dents (you know who you are) who will always be children of my heart. I don’t deny that procreation is important for the human species, but the dual individual-communal salvic character of sex may very well, in the end, outweigh sexual procreation in importance, and I see no reason why gay sex is less likely than straight sex to be marked by this salvic character. The foregoing is only part of an overall argument in favor of afrming gay and lesbian sex and marriage. It does not end the discussion, however: although my observations are tailor-made for Desert monotheist worldviews, people from religious traditions with strongly-held teachings against gay sex may have to grapple with wrenching issues

surrounding the reinterpretation of scriptures or the reevaluation of their church’s teaching authority. Nevertheless, I think that the case for gay sex in a Christian context is now plausible enough that discrimination against gay folks at Christian institutions of higher learning should be dismissed as unreasonable, and must be prohibited by written policy.

Dear George: Advice for Tigers How late should I be to class before I decide not to go? Ideally, students should always try to do their best to be in class on time. However, this is not a perfect world and incidents can interfere with our arrival to class. Sometimes the alarm doesn’t go off, sometimes professors hold over, sometimes you just simply lose track of time. Because accidents can happen, students probably shouldn’t be more than one to three minutes late to a class. It is disrespectful and distracting to other students and professors if you come in any later (unless you have a really great excuse). Also, it may be helpful to set an alarm on your phone so many minutes in advance to make sure you can get to class on time. Personally, if I can get from the second floor of Pawling to the second floor of Asher in less than five minutes and not have a heart attack, you should be able to make it to your class on time as well. Good luck! Questions answered by Hannah Kreiger.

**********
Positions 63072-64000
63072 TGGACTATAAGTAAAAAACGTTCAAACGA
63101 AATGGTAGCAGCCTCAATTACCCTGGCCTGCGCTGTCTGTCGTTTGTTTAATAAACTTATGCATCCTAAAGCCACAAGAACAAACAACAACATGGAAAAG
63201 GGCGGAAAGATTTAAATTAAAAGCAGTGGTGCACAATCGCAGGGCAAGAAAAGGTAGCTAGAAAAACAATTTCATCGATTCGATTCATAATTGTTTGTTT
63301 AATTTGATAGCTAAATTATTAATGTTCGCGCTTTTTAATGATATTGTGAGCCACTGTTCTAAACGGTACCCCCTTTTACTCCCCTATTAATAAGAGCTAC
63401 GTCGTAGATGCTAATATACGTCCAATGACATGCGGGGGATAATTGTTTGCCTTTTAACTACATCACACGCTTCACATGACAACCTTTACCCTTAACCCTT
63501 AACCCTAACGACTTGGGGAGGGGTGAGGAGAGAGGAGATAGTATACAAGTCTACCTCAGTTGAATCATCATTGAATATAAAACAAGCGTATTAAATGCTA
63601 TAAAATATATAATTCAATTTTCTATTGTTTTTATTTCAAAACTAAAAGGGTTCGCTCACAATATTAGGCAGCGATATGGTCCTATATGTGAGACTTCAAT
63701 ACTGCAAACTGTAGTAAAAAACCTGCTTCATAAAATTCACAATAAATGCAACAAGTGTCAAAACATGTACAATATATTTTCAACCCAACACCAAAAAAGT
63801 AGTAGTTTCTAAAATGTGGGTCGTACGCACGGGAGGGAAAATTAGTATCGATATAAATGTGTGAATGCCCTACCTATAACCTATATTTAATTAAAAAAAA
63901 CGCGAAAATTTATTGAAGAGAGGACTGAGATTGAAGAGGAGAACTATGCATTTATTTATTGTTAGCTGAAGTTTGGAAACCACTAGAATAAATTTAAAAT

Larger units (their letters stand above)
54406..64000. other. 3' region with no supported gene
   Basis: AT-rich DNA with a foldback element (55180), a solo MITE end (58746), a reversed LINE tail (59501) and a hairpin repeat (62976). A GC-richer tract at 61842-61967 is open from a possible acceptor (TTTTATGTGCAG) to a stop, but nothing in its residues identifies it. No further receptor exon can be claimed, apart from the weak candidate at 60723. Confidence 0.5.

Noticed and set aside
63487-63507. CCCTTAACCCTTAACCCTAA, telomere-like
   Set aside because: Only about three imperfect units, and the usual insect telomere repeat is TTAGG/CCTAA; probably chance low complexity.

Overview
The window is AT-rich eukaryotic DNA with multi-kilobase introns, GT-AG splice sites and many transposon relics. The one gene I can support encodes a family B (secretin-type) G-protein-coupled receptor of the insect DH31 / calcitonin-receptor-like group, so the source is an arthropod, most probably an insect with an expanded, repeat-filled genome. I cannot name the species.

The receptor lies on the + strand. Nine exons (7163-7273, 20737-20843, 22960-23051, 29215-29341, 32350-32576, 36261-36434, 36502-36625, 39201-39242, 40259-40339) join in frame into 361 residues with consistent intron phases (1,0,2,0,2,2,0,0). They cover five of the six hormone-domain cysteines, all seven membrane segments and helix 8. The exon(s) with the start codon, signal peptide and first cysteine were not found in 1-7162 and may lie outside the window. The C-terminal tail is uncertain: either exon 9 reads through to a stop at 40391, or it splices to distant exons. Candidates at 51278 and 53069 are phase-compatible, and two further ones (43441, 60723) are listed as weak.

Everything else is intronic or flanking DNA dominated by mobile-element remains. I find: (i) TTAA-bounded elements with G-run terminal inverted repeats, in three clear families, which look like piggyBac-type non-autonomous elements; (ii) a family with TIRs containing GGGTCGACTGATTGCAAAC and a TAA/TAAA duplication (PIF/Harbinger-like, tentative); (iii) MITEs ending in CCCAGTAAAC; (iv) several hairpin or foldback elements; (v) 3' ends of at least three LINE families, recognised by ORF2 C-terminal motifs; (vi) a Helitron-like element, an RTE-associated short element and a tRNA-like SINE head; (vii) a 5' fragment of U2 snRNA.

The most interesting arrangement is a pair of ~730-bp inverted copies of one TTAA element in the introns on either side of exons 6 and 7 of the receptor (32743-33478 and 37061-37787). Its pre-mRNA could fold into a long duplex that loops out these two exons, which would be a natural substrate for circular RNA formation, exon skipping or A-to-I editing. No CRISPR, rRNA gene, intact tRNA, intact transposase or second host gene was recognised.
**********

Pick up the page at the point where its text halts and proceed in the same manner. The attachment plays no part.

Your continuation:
Six years old, beauty queen, honey boo boo 1. Georgetown and University of Kentucky Athletics Though many students pass on supporting their fellow Tigers on the court, all Tigers should consider checking out Georgetown’s talented teams. GC has an excellent athletic tradition that students should take advantage of throughout their four years of undergrad. If you live under a rock, then you may not know that Georgetown’s men basketball team won the Final Four game of the NAIA tournament two nights ago and advanced to the championship game last night, Tuesday, March 19, 2013. 2. Cosmic Bowling If you’re looking for something to do late at night, check out one of the few bowling alleys in Lexington that offer late night bowling opportunities. Collins Bowling Centers is one of the few venues to offer late night bowling. The alley is open from 9:30 p.m. - 2 a.m. on Friday and Saturday nights. 3. Karaoke Although many students enjoy singing their hearts out in the glorious setting of Applebee’s, another restaurant in Georgetown offers its patrons a funlled night of karaoke, as well. Fat Boy’s Barbeque off of highway 25 provides home-style food and a fun atmosphere perfect for singing karaoke to your favorite country song. 4. Keeneland Once winter nally makes its nal exit, Georgetown students will ock to Keeneland. Whether you love horses, enjoy the races, want to win a bit of money or just enjoy the social aspect of the track, Keeneland is a perfect hangout for all. Keeneland loves college students. In fact, the track will host its